This is all classical Newtonian physics; it breaks down if either the orbital speeds are not negligible compared to the speed of light, or the masses and distances are not negligible compared to Schwartschild radii, or when there are other forces (e.g. something is electrically charged or outgassing), or if nothing else, the cosmic microwave background energy is comparable to the kinetic energy of the "satellite".

To simplify, consider this building alone in outer space, with no external influence (other planet, solar winds, whatever).

This is a bad simplification. As @RadovanGarabík notes, any two objects can orbit each other in such a system. For the kind of answer you want, we need more external influences to overcome, not fewer. Give us more of the circumstances and we could probably help you. Let us tell you what we are considering and what we are neglecting.

For example, this might be answerable if you put the space station in a geosynchronous (areosynchronous?) orbit at Mars' equator and put the other object in an equatorial orbit that comes within 1000km at its closest point. Tell us how long you're willing to wait for the second object to orbit the station and we might be able to give you the size of the station.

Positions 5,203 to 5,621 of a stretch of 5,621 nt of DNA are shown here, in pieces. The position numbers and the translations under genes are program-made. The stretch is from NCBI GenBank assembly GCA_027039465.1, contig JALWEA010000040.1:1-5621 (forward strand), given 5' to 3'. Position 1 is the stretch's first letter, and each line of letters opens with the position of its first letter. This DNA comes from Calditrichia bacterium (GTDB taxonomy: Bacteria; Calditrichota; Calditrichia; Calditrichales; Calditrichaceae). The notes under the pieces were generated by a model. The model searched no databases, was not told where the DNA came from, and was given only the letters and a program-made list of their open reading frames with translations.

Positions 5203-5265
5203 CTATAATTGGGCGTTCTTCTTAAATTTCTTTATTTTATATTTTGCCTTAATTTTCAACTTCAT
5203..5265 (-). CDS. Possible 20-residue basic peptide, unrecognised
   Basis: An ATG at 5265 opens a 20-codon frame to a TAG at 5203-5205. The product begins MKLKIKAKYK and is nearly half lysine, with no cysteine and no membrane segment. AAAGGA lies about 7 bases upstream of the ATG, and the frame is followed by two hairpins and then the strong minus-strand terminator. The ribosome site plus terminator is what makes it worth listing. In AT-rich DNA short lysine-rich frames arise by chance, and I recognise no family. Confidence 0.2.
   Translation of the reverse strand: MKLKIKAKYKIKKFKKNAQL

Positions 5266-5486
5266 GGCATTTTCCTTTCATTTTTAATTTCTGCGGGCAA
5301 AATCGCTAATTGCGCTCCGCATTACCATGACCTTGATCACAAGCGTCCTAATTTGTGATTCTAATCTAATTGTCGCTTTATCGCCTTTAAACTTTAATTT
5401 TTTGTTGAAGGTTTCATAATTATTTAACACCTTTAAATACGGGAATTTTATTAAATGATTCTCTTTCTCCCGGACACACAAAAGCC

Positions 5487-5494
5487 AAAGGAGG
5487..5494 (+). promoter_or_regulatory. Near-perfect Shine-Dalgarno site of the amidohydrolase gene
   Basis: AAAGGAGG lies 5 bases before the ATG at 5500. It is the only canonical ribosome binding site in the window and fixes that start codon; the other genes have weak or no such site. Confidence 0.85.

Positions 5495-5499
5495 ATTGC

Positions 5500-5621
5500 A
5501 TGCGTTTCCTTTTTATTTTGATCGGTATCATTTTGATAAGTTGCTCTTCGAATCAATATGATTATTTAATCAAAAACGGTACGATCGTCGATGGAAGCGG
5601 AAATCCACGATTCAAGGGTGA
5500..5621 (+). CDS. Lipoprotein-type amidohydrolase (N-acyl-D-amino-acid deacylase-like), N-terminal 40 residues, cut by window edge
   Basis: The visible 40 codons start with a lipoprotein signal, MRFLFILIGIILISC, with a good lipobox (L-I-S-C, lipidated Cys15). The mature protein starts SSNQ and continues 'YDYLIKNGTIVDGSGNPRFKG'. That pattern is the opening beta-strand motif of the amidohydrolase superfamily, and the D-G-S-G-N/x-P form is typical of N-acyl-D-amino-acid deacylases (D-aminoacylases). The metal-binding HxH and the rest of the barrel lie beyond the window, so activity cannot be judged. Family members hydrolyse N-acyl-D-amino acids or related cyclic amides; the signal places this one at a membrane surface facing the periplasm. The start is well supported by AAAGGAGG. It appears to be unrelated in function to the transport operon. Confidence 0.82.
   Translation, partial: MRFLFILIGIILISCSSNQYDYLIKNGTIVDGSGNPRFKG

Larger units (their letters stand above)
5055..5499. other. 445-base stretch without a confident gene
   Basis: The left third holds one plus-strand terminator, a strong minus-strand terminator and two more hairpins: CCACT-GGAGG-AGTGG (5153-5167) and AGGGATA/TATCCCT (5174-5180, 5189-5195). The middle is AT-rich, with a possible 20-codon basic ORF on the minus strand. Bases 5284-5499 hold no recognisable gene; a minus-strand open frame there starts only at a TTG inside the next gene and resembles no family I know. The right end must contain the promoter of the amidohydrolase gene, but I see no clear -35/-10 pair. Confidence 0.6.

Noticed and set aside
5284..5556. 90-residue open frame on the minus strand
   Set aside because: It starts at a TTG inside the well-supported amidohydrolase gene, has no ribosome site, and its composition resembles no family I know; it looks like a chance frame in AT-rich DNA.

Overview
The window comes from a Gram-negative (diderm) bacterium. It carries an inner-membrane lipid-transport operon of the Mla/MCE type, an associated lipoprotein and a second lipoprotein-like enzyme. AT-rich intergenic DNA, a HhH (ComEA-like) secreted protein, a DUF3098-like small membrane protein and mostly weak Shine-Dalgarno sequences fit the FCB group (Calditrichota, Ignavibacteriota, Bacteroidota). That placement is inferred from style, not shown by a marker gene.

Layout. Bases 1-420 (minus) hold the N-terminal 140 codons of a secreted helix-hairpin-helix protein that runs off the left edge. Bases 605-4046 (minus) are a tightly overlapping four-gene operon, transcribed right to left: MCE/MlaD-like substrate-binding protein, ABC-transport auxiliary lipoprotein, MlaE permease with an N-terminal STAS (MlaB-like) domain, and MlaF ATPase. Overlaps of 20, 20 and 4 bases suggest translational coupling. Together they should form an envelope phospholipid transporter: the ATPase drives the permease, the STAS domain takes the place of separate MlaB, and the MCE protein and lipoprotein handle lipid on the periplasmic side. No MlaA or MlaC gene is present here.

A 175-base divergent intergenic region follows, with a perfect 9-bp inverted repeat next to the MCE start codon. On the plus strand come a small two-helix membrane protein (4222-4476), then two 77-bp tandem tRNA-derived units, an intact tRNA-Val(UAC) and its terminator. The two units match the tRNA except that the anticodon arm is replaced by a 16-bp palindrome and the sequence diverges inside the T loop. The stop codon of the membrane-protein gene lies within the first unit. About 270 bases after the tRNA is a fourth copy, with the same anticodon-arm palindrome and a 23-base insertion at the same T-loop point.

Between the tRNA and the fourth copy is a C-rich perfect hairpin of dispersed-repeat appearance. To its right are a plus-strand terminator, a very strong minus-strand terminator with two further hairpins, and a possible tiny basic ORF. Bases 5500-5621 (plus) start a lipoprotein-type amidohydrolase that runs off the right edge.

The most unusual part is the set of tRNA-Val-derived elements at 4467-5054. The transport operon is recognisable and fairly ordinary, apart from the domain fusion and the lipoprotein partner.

Similarly, the International Space Station is attracting other objects. But its effect is so small that other effects dominate. For example, the Earth has about 89% of the gravitational effect on an object on the space station as it does on objects on the Earth's surface. Why don't they fall and hit the Earth? Because the tangential velocity has a matching effect. The acceleration and the velocity balance each other just enough to make objects on the space station travel in a circular motion around the Earth.

• Well, if you put a freaking planet next to the system then the situation is completely changed, and we'd be answering a different question :-) Oct 9, 2015 at 13:51

all I can offer is a observation from my time programming some kind of stellar system thing. Uh, don't ask about it ;)